Viewing Controversies in the Asian eSports Scene


League of Legends Audience


Recently the ‘Monster Gaming Elo boosting scandal’ was made public through the revelation of Monster Gaming’s League of Legends (LoL) Jungler Song “Monster Demeter” Woo Jae. According to him, the team was promised an opportunity by Monster Gaming to become great professional players, but was lied to. Instead, although they did end up having a team house, they barely got to scrimm with other teams or had chances to train and were mostly forced to Elo boost. In LoL, Elo boosting is when a higher skilled individual plays on someone else’s account in order to improve the Elo rating of said account. It is considered by Riot as a violation of the terms of use because it cheats the matchmaking system and ruins the experience for other players.

As a fan and supporter of eSports, I was at first worried about how this could negatively impact eSports in general. Aspiring pro gamers, for instance, may get discouraged that they might end up having the same fate as Demeter and his team. Others may just end up seeing professional gaming as something entirely negative. After all, there is a saying that it only takes a few bad apples to spoil a bunch.

According to this post, eSports was born on June 1997 when Microsoft sponsored the Red Annihilation Quake tournament. Wikipedia, on the other hand, states that since the time video games were developed, they have already been played competitively. In 1980, Atari held the Space Invaders Tournament with more than 10,000 participants. Whichever time you choose to believe that eSports began, I believe we can all agree to the part that eSports in Asia as a category has been here for a very long time and, as such, it has its own share of highs and lows, including scandals and controversies. Yes, I’m saying that the Monster Gaming Elo boosting scandal is not the first controversy in Asian eSports. Here are two other biggies:

1. Warcraft 3 – MBC Prime League map scandal (March 2005)

In March 2005, there was the MBC Prime League map ccandal for the game WarCraft 3 (WC3). The whole issue was sparked by Lee “Dayfly” Joong Heon after his discovery of unfair modifications in the Prime League maps. While watching the semi-final match’s video-on-demand (VoD), Jang “Moon” Jae Ho and Dayfly noticed how the Orc, one of the WC3 races, was so imbalanced in the said map that they barely lose hit points (HP).

Dayfly managed to get his hands on a copy of the replays as well as the maps used for the Prime League and, with the help of a programmer, he found out that the map had indeed been modified to give an advantage to the Orc race and to somewhat disadvantage the Night Elf race. Dayfly suspected that it may have been done by producer Jae-Young Jang, who later confirmed and apologized for what he had done. He stated that his reason for doing so was so that it would provide more entertainment and because he was under pressure from media competition. As a result, Jang was no longer allowed to be part of any of MBC Game Channel’s programs or leagues. MBC also issued a public apology to the pro gamers involved.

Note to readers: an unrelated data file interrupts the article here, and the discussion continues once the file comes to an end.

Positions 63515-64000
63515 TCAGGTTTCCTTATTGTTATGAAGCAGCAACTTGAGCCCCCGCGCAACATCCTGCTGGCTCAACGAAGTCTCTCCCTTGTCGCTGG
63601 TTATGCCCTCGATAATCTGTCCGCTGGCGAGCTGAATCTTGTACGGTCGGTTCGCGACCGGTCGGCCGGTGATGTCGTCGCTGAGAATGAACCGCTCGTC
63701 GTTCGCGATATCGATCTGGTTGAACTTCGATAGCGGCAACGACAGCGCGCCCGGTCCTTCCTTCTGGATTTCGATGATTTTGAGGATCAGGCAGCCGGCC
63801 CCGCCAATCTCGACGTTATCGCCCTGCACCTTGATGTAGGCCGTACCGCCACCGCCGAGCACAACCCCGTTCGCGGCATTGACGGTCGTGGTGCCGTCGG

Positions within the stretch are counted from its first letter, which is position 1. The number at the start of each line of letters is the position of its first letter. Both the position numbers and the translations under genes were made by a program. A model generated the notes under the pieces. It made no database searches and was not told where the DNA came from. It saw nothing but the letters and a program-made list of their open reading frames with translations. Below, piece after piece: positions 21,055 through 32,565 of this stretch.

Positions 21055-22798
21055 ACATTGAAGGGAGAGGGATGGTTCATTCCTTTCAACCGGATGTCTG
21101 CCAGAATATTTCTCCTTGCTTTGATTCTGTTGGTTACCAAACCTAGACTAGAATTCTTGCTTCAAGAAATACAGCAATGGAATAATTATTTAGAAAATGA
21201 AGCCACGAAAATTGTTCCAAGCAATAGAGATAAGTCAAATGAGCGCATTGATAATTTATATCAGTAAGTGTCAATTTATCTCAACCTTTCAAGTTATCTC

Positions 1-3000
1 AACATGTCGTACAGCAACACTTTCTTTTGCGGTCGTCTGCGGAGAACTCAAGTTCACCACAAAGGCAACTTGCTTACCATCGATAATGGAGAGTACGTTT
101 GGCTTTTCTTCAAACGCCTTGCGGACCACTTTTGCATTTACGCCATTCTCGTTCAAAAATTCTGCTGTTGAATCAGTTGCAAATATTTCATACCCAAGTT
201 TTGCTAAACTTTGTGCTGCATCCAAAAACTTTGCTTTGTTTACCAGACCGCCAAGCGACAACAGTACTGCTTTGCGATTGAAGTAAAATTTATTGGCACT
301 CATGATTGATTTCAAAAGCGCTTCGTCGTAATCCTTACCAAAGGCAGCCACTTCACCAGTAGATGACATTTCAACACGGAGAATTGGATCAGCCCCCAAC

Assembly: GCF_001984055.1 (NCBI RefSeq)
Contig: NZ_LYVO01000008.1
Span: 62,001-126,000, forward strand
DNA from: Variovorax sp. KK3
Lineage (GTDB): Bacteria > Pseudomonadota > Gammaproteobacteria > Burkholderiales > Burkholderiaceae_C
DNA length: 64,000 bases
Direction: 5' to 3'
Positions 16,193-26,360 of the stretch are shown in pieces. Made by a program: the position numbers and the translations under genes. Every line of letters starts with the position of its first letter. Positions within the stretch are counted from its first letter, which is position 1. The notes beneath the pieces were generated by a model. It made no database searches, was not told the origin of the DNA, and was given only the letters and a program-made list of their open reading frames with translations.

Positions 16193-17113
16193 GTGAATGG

2. StarCraft – Match-fixing scandal (May 2010)

The big match-fixing scandal of 2010 was a significant incident involving several pro players who were fixing games for monetary gain. The players were either being paid by betting websites for a pre-determined match or betting against themselves and then intentionally losing their games. While the rumors of the match-fixing started floating around April 2010, it took a month before it was finally confirmed.

It started when Waxangel made a forum post on April 2010, which led to another post by Rekrul. In a video, which has already been removed from YouTube, Rekrul also explained what he had learned about the match-fixing issue. A month later, the scandal was confirmed by Korean News sites and was even reported by the BBC. In the end, 16 people including 11 pro gamers were caught and suffered consequences.

MBC Games - StarCraft


What it all boils down to

Now, I’m not saying that scandals and controversies are things that we shouldn’t be worried of or that these controversies have sparked the fuse of the ticking time bomb that is eSports in Asia. True enough, these issues are things that need attention and a proper course of action not only from the community, but also from the organizers and sponsors themselves. Same as cheating in any sport. At the same time, however, it shouldn’t be treated as the apocalypse of either LoL or eSports in Asia.

Going back to the Monster Gaming Elo boosting scandal, I wouldn’t say this would blow the whole Korean eSports scene apart. You may or may not agree that LoL isn’t the official representative of eSports just as how StarCraft and WC3 may or may not have been before. But during the time of the aforementioned scandals, regardless of who or what could be considered as the face of eSports, people expressed their feelings of worry, betrayal, and mistrust.

However, controversies are incidents that we can’t always prevent and sometimes not even prepare for. There’s always something or someone that’s bound to ruin what is currently something good.

The Monster Gaming Elo boosting scandal has yet to see its conclusion, but, quoting from the article from, I particularly like the players’ responses.

When I asked about their future plans, the players’ responses were all the same:

“We will continue to try to become a professional League of Legends player”.

(Edited by Steven Millward)

(And yes, we're serious about ethics and transparency. More information here.)

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